Japanese Title: Juubee Ninpuuchou
Related: Ninja Scroll: the Series (sequel)
Similar: Afro Samurai
Watched in: Japanese & English
Length: 1 hr. 30 min. movie
- Well-choreographed and brutal action.
- A variety of cool ninja powers.
- Dark visuals to match the grim narrative.
- With the action focus, most characters have little to no development time.
- Some awkward explanatory dialogue.
- Weak music.
Jubei is a vagabond swordsman, hiring out his skills to those who can pay. One night, he helps a ninja woman in trouble. She is Kagero, the last of her ninja unit after an investigation into a mysterious plague led them to slaughter at the hands of a ninja who can turn to stone. He is known as one of the eight devils – eight ninja with extraordinary abilities. A government official looking into the matter hires Jubei to defeat these devils. Thus, Jubei and Kagero are drawn into a plot that threatens to overthrow the government.
Ninja Scroll is an action heavy film of blood, nudity, and cool abilities. The action scenes, Ninja Scroll’s focus, are the most exciting aspect with great choreography and variety in techniques. At only an hour and a half long, there isn’t time to drag out the action or have characters stare into each other’s eyes for episodes on end. Each fight in Ninja Scroll is sharp, intense and varied as Jubei faces the eight devils, all with interesting powers. One ninja can live in shadow, while another can summon snakes from anywhere – anywhere… The manner in which these powers are used is the anime’s most creative aspect. Unfortunately, outside of the action, these villains have no development; they are evil and must do evil things with cool powers.
The lack of development is an issue across the board except for Jubei and Kagero, whose motivations and personalities are explored beyond surface level. The government at the core of the plot doesn’t get any screen time to establish and why this overthrow could be so disastrous. Of course, if your interest lies solely with the action, then this won’t matter. The plot itself is constructed enough to support the action; it isn’t vague or full holes, but does lack depth.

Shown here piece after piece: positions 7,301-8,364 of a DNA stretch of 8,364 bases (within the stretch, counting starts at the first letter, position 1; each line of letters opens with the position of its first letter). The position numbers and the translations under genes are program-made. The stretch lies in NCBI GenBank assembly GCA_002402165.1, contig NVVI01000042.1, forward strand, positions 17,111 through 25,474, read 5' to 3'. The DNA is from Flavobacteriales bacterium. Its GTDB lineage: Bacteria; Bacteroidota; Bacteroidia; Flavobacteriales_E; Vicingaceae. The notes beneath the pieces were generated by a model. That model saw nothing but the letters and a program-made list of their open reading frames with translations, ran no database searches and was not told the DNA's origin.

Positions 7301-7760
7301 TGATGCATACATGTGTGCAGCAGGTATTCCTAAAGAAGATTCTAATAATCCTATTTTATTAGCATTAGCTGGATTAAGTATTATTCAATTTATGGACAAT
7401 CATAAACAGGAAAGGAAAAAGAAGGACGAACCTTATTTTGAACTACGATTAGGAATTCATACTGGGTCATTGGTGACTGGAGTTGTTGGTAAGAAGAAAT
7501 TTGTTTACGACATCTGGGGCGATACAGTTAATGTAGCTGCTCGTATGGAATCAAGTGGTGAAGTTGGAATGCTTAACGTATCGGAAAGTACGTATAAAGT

Ninja Scroll is a good-looking film, especially when you consider its 1993 release date. If all you saw during its era was Dragon Ball Z, then Ninja Scroll’s gritty quality comes as a surprise. The artists went for a grim atmosphere throughout, shadows filling all corner of the screen. Even when the sun is out, jet-black shadows contrast with the light in every scene. The animation is good – the blood in particular, which there is plenty of. Each villain has interesting visual designs to fit their abilities. I particularly liked the snake woman with her intricate tattoos.
A great failing is the dialogue. There are several moments where a character will explain how someone died even though we just saw them die. Too much stating the obvious, as well. Jubei slashes the rock ninja, who says in a stilted manner, “A very skilful attack, but you must realise I cannot be cut.” Exposition by stating the obvious isn’t good writing. The dialogue in the latter half gets pretty rubbish at points.
Ninja Scroll stands on its great action and dark atmosphere. It’s a shame that they didn’t extend the airtime to allow for character exploration, and they could have hired a better dialogue writer.
Art – High
Ninja Scroll looks good, defying age, and is loaded with blood.
Sound – Medium
A variety of voices well executed; however, the Japanese takes the edge, as the plethora of ancient Japanese names sound odd in English – a minor gripe. The music is underused and weak overall.
Story – Medium
This is purely about action with a decent narrative structure to support it. The villains are cool in design, just not in development.
Overall Quality – High
Recommendation: Ninja Scroll’s action coupled with dark fantasy art is well worth your time. Just don’t expect extensive character development.
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